In a nutshell, undecided voters are apathetic:
A large chunk of people decide late because they just don’t care about politics and tune it out for as long as they can. Tulane’s Brian Brox and the University of Arkansas-Little Rock’s Joseph Giammo examined the attributes of late deciders in presidential general elections and found that a large chunk of them resembled the “stereotypical apathetic citizen.” They tended to be less partisan and politically active than early deciders, treated the candidates as interchangeable, and weren’t inclined to care who won.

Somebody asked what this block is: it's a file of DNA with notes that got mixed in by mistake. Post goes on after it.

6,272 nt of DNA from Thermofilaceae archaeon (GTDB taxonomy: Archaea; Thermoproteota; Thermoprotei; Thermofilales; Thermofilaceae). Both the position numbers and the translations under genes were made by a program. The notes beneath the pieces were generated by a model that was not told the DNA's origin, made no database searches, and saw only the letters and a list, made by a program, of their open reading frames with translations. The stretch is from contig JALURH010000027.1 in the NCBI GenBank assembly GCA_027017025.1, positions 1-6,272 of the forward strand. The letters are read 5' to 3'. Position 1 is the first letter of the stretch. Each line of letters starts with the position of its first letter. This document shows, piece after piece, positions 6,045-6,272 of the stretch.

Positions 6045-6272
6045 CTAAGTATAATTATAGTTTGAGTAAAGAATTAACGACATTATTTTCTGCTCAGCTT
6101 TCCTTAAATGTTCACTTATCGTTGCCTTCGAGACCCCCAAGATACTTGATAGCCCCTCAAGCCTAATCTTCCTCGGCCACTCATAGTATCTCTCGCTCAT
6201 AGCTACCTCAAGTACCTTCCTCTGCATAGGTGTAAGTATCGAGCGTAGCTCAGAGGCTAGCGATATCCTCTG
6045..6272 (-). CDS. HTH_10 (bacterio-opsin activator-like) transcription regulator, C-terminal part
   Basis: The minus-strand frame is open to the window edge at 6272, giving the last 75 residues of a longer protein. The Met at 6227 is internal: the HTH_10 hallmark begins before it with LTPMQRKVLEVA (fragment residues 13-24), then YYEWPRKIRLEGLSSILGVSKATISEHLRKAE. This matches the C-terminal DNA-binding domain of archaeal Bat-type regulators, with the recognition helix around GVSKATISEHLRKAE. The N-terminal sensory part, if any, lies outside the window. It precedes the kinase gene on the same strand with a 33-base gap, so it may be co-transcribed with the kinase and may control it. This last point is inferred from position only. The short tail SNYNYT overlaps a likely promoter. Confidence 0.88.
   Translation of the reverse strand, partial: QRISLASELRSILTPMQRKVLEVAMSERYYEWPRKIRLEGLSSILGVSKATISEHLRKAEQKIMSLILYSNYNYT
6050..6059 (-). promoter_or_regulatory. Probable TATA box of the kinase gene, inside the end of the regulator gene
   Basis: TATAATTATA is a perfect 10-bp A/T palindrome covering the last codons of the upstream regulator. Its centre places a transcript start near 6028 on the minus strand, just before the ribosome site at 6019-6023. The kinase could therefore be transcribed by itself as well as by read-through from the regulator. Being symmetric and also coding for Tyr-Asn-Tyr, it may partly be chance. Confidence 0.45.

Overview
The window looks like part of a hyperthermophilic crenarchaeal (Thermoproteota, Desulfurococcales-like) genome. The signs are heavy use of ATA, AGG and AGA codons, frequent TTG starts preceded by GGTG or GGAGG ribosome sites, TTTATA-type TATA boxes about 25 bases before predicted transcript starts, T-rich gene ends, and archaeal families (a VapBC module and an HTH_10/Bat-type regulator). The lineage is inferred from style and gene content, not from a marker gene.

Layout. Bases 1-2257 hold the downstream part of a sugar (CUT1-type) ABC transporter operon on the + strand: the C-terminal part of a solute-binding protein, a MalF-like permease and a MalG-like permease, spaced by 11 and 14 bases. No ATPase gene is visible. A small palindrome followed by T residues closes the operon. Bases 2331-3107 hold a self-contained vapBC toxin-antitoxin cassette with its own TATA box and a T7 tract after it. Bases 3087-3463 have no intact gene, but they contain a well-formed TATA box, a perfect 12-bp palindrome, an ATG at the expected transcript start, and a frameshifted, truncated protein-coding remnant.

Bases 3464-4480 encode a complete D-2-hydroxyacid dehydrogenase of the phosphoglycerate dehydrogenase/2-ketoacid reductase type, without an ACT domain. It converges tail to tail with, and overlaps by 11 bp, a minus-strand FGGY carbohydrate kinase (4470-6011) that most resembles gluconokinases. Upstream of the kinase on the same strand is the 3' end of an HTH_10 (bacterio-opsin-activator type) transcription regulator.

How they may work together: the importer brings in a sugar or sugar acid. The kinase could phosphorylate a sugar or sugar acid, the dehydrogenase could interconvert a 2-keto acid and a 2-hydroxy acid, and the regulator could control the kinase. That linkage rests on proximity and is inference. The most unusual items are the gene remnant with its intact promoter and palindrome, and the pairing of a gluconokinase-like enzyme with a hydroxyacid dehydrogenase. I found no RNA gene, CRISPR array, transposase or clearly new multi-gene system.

One surprising twist: Brox and Giammo found that these “low-interest late deciders” seemed to recoil at information sent their way. The more Republican ads they saw, the less likely they were to vote Republican; Democratic ads pushed them toward the GOP. “These voters may actually be likely to become irritated with the efforts of candidates to attract their votes,” Brox and Giammo write, “since we know that they have little interest in the campaign in the first place.”